U.K. considers opt-in cookie rule

LONDON--The British government’s Office of the Information Commissioner has pledged its support for opt-in cookies, despite a recent u-turn on such standards by the European Union. Electronic tags, known as cookies, can be used to track an individual's movements on the Internet for a number of years. The information commissioner is concerned that the unauthorized use of such intrusive technology could breach data protection principles within the U.K. "If organizations are going to put lots of computer code on a machine that tracks a person's movements online, individuals should be told about it," said Iain Bourne, strategic policy officer to the information commissioner. "This shouldn't be happening until they have agreed to it." --Wendy McAuliffe, ZDNet UK

LONDON--The British government’s Office of the Information Commissioner has pledged its support for opt-in cookies, despite a recent u-turn on such standards by the European Union.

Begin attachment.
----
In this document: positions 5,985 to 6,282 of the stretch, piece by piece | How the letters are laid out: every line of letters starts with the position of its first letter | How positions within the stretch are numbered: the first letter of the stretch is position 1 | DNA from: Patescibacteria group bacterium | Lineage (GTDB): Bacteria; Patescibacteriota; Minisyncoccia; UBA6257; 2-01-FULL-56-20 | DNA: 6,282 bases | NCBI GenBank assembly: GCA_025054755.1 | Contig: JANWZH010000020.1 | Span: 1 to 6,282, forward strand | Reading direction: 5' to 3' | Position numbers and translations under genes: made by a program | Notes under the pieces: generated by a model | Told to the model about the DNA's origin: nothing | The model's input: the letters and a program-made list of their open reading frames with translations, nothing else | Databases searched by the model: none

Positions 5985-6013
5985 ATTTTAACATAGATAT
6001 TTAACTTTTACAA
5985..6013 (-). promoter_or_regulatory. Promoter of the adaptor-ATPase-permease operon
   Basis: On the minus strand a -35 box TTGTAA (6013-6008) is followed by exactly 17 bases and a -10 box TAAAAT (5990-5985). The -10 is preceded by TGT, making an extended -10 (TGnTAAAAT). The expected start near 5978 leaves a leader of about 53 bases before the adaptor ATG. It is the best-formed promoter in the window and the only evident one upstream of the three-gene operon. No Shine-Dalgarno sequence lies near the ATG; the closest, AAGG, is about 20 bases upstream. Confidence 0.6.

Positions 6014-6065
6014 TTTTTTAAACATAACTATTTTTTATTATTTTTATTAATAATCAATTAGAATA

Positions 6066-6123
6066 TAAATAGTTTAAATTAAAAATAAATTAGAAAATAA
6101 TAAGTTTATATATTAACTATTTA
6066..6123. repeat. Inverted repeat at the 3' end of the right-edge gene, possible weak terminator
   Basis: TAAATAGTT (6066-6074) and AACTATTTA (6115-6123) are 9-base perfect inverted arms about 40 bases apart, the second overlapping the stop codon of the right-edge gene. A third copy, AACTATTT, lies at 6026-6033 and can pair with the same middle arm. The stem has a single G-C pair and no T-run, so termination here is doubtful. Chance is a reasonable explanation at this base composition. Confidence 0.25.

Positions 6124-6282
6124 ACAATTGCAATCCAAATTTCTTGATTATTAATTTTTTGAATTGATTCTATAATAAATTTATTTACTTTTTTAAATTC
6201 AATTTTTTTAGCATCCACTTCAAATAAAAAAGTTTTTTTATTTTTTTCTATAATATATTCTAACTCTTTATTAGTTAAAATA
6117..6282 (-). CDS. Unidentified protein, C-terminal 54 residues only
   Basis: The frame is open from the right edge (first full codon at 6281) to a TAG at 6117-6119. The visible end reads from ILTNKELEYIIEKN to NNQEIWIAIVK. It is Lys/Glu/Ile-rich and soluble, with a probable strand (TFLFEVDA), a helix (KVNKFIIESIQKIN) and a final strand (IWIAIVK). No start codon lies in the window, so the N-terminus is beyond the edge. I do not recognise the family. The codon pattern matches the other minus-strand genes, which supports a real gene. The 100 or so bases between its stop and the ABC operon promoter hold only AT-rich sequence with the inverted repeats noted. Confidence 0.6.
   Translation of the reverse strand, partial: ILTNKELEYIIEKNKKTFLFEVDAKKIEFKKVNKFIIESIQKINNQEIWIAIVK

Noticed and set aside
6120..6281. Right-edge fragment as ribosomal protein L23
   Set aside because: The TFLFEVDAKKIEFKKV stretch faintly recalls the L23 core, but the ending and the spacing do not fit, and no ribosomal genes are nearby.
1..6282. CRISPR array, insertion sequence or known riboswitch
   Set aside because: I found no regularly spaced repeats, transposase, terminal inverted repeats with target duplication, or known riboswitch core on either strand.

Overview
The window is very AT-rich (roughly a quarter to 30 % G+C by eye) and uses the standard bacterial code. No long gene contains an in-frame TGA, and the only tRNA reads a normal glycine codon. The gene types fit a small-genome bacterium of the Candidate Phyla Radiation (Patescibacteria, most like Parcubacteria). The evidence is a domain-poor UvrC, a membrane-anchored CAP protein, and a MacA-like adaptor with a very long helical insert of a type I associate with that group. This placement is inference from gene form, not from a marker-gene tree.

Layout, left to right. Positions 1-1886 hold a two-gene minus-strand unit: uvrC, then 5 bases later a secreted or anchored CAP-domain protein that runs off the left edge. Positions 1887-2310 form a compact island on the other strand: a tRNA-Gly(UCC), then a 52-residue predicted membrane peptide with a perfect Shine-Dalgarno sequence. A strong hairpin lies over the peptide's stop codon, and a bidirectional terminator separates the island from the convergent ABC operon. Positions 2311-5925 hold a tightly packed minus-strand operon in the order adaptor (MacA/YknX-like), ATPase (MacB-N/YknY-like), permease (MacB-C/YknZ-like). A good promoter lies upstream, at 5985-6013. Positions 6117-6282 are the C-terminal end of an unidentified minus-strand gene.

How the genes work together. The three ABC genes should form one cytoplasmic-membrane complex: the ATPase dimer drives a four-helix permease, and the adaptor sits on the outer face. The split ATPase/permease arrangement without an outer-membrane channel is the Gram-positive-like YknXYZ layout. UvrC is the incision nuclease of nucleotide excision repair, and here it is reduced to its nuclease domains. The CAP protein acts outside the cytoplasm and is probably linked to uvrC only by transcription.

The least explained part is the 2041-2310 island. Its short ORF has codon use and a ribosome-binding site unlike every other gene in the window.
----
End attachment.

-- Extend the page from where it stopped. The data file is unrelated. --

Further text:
Electronic tags, known as cookies, can be used to track an individual's movements on the Internet for a number of years. The information commissioner is concerned that the unauthorized use of such intrusive technology could breach data protection principles within the U.K.

"If organizations are going to put lots of computer code on a machine that tracks a person's movements online, individuals should be told about it," said Iain Bourne, strategic policy officer to the information commissioner. "This shouldn't be happening until they have agreed to it." --Wendy McAuliffe, ZDNet UK

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